Unfortunately, there is no recommended safe, quick solution to drying a tent. Some people will shove them into tumble dryers but you should never do this as the heat can cause the material to rip or distort and it can even melt so just don’t do this.
Bringing the tent indoors or under shelter if the weather’s bad will help to speed the process up but you are still going to have to let nature take its course for the most part. A garage is an ideal space for you to dry your tent. Set up a makeshift clothes line in there and hang it out to dry. You can accelerate the process by running a dehumidifier in the garage but don’t place it close to a heater or use a hairdryer on it as this will cause the same problems as a tumble dryer.
If you don’t have a garage, then a spare room in your house will suffice. Once again, you could perhaps erect a makeshift clothes line or drape it over two chairs at either side of the room. Another suitable alternative would be to hang it over the shower curtain rail. It will be fine to leave a radiator on in the room as long as it’s not too close to the tent but any application of direct heat should once again be avoided.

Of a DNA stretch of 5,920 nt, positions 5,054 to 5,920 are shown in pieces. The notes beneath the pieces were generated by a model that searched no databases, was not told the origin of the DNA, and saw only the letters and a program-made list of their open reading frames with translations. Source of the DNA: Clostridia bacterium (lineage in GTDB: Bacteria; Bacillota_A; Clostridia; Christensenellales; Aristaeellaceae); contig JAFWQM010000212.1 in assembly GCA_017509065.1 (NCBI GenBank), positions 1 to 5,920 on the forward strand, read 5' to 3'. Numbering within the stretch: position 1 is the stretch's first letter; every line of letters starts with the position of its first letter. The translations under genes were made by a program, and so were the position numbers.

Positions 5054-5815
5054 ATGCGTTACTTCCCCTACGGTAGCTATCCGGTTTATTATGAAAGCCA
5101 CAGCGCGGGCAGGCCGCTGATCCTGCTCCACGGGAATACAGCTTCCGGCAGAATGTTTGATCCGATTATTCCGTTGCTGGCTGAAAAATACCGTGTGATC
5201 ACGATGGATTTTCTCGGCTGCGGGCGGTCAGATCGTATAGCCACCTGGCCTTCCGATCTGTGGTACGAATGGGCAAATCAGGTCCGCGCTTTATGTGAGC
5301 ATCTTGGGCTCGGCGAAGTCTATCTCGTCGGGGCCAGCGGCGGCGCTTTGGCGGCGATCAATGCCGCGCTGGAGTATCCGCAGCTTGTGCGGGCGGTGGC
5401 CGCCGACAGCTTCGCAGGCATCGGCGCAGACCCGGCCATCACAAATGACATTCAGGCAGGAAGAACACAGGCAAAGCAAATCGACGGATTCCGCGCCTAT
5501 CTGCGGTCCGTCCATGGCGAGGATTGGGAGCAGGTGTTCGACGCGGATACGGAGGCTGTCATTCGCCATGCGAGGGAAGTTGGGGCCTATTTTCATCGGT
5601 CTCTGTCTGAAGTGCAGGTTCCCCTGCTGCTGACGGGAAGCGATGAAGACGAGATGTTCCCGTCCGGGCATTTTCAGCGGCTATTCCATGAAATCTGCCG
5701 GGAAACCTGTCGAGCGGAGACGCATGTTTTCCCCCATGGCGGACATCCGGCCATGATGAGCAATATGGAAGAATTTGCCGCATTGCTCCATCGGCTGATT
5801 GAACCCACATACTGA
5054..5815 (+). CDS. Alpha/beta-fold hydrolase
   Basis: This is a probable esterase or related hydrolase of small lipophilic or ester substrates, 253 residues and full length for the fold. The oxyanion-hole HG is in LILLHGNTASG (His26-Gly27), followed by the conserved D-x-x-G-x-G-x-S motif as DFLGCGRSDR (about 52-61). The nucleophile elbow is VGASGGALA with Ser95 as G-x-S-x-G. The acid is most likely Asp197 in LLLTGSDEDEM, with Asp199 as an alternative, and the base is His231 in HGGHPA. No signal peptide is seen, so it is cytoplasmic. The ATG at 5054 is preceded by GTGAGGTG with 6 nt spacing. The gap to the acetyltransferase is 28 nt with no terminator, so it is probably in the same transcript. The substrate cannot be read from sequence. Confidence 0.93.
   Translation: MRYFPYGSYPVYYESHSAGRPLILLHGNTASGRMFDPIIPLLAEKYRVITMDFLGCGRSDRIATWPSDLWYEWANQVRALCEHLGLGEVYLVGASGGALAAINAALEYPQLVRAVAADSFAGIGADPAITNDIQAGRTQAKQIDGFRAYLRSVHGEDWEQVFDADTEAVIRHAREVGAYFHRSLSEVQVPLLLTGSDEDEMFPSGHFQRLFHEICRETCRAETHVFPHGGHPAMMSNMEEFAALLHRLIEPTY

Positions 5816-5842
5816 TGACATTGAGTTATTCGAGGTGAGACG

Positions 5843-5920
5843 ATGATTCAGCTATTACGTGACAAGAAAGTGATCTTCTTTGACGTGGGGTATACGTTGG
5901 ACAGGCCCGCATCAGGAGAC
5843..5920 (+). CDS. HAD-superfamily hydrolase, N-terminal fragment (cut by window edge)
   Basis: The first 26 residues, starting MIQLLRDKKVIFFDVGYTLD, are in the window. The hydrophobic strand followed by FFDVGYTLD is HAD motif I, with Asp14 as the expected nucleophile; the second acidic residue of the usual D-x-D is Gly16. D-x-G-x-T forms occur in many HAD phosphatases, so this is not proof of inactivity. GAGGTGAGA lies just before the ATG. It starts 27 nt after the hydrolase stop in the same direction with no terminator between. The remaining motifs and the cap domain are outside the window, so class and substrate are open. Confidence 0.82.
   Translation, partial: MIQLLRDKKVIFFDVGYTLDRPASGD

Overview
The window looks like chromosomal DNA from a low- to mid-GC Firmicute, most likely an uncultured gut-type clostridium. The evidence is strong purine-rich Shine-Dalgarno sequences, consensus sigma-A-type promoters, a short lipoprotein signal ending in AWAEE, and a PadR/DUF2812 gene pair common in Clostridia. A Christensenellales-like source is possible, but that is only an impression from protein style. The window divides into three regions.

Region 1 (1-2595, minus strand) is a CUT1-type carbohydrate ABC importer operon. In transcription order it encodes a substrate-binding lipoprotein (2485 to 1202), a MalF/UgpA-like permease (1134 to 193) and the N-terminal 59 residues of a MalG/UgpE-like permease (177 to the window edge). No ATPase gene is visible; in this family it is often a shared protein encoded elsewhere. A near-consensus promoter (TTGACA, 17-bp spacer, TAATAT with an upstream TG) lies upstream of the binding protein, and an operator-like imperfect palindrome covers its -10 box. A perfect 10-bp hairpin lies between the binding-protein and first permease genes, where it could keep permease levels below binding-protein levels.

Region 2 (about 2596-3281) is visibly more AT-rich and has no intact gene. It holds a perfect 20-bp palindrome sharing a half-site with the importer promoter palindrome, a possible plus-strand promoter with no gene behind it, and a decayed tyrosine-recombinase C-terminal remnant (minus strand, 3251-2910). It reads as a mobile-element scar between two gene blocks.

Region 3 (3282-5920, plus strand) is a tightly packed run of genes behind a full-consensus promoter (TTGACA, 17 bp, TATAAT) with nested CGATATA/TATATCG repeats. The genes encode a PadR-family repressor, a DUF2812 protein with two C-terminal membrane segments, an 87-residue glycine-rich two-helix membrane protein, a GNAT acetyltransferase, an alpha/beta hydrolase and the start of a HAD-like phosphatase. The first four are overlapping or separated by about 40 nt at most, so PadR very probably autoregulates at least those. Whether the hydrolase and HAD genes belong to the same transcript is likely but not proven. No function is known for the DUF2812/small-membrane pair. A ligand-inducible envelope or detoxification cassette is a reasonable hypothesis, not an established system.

If you are going to use a spare room in which to dry your tent, make sure that you put newspapers or some old towels or blankets underneath to catch the drips, otherwise your carpets or floor could get stained.
Other than that, it’s simply a question of time. If it’s a nylon tent, it shouldn’t actually take too long to dry. Canvas tents obviously take a bit longer.
The important thing is to be patient and wait until the tent is absolutely dry before you pack it away for the winter. If you don’t do this, mildew can form which will not only make for a horrible smell when you come to use your tent again but, worse still, it will damage your tent, ruin its waterproof coating and could cause it to leak. In spite of their being numerous products which help to minimise the effects of mildew, there is no cure for mildew damage.